The previous year, the authorities had set up giant Klieg lights in front of the synagogue to illuminate and expose the crowds, to discourage and frighten them off, but not this time. Activists reported that government agents were there as well, monitoring the crowd, but we do not care.

I am standing in the crush with only a modest knowledge of Russian, looking in vain for an English- or Hebrew-speaker, when a guitar suddenly appears, and we start to sing. It begins to get joyous. We grasp hands on shoulders and circle around and around to the music. Familiar words flow from my mouth: “David Melech Yisrael,” “Heveinu Shalom Aleichem,” “Hava Nagilah,” “Am Yisrael Chai.” They ask me to lead them. I sing and so do they.

In the fervor of the moment, a crowd gathers around me, and I switch to Israeli songs from the Six-Day War: “Machar,” “Sharm e-Sheikh,” and even “Exodus.” I sing “Yerushalayim shel Zahav” (Jerusalem of Gold) in Hebrew – and they sing it in Russian: “Zalatoy Yerusalim.”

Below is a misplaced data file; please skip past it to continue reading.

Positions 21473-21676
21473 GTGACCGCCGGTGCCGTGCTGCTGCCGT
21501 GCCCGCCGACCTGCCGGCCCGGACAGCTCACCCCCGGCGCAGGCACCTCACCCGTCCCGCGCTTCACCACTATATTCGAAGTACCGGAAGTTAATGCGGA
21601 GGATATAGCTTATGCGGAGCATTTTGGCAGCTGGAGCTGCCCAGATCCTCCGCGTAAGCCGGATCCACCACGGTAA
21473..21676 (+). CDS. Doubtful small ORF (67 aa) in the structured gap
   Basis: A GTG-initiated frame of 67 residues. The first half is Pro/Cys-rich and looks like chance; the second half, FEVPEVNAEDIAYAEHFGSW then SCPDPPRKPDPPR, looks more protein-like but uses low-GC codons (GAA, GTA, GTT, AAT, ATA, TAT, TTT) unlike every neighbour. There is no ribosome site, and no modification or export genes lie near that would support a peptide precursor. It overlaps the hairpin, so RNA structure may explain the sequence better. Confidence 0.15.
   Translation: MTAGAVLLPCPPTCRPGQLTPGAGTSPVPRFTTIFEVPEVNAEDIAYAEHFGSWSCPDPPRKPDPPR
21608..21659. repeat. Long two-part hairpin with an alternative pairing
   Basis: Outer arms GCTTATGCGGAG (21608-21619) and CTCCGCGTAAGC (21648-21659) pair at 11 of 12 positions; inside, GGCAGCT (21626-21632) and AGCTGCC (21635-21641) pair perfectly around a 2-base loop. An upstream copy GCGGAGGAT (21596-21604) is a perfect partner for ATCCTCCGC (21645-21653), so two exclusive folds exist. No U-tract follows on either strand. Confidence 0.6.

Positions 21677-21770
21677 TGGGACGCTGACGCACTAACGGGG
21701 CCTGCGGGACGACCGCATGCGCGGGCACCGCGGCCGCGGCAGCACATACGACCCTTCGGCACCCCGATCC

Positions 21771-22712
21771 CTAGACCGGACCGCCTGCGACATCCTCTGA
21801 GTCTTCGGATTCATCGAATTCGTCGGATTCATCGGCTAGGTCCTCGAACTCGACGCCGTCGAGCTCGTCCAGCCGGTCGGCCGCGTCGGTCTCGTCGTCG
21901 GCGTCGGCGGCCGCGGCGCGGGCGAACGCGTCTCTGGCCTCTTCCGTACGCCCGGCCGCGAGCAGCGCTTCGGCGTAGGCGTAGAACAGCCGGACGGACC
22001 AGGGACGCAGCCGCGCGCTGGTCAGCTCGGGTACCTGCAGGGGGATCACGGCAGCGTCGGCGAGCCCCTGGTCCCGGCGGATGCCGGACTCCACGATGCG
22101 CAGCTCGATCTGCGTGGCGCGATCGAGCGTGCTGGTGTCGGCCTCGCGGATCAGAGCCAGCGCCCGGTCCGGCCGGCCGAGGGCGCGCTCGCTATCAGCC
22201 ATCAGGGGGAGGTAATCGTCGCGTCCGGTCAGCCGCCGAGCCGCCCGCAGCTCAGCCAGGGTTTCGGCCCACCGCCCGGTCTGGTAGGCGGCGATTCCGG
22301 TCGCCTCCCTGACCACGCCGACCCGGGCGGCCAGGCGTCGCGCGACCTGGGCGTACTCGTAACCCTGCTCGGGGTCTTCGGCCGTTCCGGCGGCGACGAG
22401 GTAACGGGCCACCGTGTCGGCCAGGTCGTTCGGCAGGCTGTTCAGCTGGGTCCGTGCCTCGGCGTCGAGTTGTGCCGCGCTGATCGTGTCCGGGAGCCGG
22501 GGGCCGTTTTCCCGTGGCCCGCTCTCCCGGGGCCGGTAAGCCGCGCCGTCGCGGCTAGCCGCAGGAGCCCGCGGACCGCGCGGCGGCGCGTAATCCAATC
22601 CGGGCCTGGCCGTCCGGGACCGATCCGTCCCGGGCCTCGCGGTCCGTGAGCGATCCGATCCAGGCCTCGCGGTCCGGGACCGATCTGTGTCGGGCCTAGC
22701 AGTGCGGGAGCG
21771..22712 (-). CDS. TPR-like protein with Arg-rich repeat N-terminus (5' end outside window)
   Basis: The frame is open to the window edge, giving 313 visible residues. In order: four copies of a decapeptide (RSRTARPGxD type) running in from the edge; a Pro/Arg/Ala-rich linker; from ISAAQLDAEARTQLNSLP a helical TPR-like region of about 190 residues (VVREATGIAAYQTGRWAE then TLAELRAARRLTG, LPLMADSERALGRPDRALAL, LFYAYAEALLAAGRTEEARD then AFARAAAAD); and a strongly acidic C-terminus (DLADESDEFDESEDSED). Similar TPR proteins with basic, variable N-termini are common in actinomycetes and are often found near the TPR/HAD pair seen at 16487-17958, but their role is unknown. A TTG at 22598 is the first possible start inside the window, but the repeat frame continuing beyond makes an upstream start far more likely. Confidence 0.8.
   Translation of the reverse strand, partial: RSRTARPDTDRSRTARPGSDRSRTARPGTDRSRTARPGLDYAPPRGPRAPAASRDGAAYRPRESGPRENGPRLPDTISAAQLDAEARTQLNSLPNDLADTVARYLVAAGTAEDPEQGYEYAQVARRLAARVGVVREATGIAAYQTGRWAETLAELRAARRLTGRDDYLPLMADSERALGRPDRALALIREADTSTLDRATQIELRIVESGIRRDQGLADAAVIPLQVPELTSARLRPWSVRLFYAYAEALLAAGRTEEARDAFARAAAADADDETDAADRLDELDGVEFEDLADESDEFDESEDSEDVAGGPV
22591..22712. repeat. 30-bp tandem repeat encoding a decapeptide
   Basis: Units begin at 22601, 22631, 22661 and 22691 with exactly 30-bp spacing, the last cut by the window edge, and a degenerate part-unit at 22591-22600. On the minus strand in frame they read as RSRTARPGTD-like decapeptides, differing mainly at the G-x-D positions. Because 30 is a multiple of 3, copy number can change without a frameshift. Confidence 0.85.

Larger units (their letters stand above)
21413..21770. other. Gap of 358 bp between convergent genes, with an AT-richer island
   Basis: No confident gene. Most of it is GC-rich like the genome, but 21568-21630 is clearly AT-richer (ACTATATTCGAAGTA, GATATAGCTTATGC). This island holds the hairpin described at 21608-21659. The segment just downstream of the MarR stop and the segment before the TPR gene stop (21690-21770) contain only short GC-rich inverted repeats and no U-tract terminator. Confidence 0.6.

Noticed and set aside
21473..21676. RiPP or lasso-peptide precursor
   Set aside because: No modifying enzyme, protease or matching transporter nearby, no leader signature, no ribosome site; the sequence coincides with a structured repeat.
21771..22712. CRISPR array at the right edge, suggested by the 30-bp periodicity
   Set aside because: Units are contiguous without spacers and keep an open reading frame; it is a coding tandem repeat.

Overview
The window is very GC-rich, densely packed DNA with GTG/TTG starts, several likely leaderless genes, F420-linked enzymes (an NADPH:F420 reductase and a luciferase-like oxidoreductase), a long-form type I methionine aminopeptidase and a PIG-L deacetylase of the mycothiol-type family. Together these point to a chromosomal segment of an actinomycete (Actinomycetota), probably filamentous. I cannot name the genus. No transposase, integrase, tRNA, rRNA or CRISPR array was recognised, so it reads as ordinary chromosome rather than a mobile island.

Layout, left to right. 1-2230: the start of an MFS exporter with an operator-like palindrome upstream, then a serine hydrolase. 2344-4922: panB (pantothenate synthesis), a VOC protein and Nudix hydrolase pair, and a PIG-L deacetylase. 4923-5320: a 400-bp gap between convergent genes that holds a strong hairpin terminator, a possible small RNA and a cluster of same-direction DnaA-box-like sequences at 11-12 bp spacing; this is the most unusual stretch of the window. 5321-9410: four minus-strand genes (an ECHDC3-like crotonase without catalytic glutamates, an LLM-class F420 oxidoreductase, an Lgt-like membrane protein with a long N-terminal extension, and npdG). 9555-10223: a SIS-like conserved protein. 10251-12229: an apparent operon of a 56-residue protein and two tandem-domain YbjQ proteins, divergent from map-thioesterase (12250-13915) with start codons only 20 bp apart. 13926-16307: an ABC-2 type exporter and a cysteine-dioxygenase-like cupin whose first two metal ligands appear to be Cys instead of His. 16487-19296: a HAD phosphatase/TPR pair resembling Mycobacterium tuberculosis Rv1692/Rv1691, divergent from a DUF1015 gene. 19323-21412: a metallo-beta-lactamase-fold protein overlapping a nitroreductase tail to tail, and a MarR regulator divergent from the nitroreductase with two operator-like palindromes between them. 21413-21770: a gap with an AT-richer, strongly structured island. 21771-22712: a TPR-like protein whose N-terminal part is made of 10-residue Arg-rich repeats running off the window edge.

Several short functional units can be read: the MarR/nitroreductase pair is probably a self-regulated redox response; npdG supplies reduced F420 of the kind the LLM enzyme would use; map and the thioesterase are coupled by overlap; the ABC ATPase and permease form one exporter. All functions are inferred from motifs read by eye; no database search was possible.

“How do you know that?” I ask.

“We listen to the illegal Israeli radio station Kol Yisrael [Voice of Israel] every night,” they reply.

The swell of the crowd is too great, and we break off into a smaller group. I teach them a Chabad song I had learned: “Nyet-ne bayus ya nikavo; tolka Boga adnavo” (“I am afraid of no one, only of the one God”)!

I deliberately whisper the phrase about God, fearing that such songs are off limits and even seditious in the Soviet Union, but in the spirit of Simhat Torah, 19 Soviet Jews in the street that evening are not afraid. They are delighted, and exuberantly shout out, over and over again: “Tolko boga adnavo! Only one God! Only one God!”

I am startled, even a bit fearful, but they are not. I suddenly recall that the synagogue is located only a few blocks away from Red Square, and I could imagine Lenin turning over in his mausoleum grave at the sound of Jews praising God not far from the Kremlin.

My newfound Russian Jewish friends invite me to lead them in singing the same songs over and over again. I meet a 26-year-old girl from the town of Ufa near the Ural Mountains, and greet her with “Shalom!” She says that this is her first time at synagogue in her life and asks me what that unfamiliar word means. She had never heard “shalom” before, and so I teach her: “Zdrastvuyte, da-svidaniya, mir” (“hello, goodbye, peace”).